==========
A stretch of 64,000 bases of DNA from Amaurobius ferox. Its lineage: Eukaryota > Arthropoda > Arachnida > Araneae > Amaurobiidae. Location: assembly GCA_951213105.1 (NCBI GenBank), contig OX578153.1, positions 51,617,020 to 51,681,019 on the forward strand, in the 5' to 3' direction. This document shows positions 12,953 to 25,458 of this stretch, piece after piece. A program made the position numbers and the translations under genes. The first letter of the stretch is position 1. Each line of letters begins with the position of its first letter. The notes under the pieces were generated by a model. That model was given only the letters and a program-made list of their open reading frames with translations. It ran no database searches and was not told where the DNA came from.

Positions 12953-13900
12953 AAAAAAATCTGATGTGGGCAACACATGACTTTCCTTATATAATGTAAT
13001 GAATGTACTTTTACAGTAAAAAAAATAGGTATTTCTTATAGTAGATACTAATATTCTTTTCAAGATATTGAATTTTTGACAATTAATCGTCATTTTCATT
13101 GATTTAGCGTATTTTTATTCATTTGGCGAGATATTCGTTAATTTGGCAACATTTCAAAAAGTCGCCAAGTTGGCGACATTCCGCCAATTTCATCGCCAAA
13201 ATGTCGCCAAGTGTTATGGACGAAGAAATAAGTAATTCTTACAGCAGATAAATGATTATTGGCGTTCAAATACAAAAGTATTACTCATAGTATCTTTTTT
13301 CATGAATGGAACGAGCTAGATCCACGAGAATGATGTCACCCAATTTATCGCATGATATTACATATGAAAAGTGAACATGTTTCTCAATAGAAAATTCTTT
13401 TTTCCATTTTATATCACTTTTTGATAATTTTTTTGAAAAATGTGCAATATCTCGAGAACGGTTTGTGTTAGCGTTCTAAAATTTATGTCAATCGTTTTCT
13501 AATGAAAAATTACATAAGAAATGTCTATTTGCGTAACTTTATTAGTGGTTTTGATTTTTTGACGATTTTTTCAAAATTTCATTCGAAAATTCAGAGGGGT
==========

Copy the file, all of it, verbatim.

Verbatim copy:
A stretch of 64,000 bases of DNA from Amaurobius ferox. Its lineage: Eukaryota > Arthropoda > Arachnida > Araneae > Amaurobiidae. Location: assembly GCA_951213105.1 (NCBI GenBank), contig OX578153.1, positions 51,617,020 to 51,681,019 on the forward strand, in the 5' to 3' direction. This document shows positions 12,953 to 25,458 of this stretch, piece after piece. A program made the position numbers and the translations under genes. The first letter of the stretch is position 1. Each line of letters begins with the position of its first letter. The notes under the pieces were generated by a model. That model was given only the letters and a program-made list of their open reading frames with translations. It ran no database searches and was not told where the DNA came from.

Positions 12953-13900
12953 AAAAAAATCTGATGTGGGCAACACATGACTTTCCTTATATAATGTAAT
13001 GAATGTACTTTTACAGTAAAAAAAATAGGTATTTCTTATAGTAGATACTAATATTCTTTTCAAGATATTGAATTTTTGACAATTAATCGTCATTTTCATT
13101 GATTTAGCGTATTTTTATTCATTTGGCGAGATATTCGTTAATTTGGCAACATTTCAAAAAGTCGCCAAGTTGGCGACATTCCGCCAATTTCATCGCCAAA
13201 ATGTCGCCAAGTGTTATGGACGAAGAAATAAGTAATTCTTACAGCAGATAAATGATTATTGGCGTTCAAATACAAAAGTATTACTCATAGTATCTTTTTT
13301 CATGAATGGAACGAGCTAGATCCACGAGAATGATGTCACCCAATTTATCGCATGATATTACATATGAAAAGTGAACATGTTTCTCAATAGAAAATTCTTT
13401 TTTCCATTTTATATCACTTTTTGATAATTTTTTTGAAAAATGTGCAATATCTCGAGAACGGTTTGTGTTAGCGTTCTAAAATTTATGTCAATCGTTTTCT
13501 AATGAAAAATTACATAAGAAATGTCTATTTGCGTAACTTTATTAGTGGTTTTGATTTTTTGACGATTTTTTCAAAATTTCATTCGAAAATTCAGAGGGGT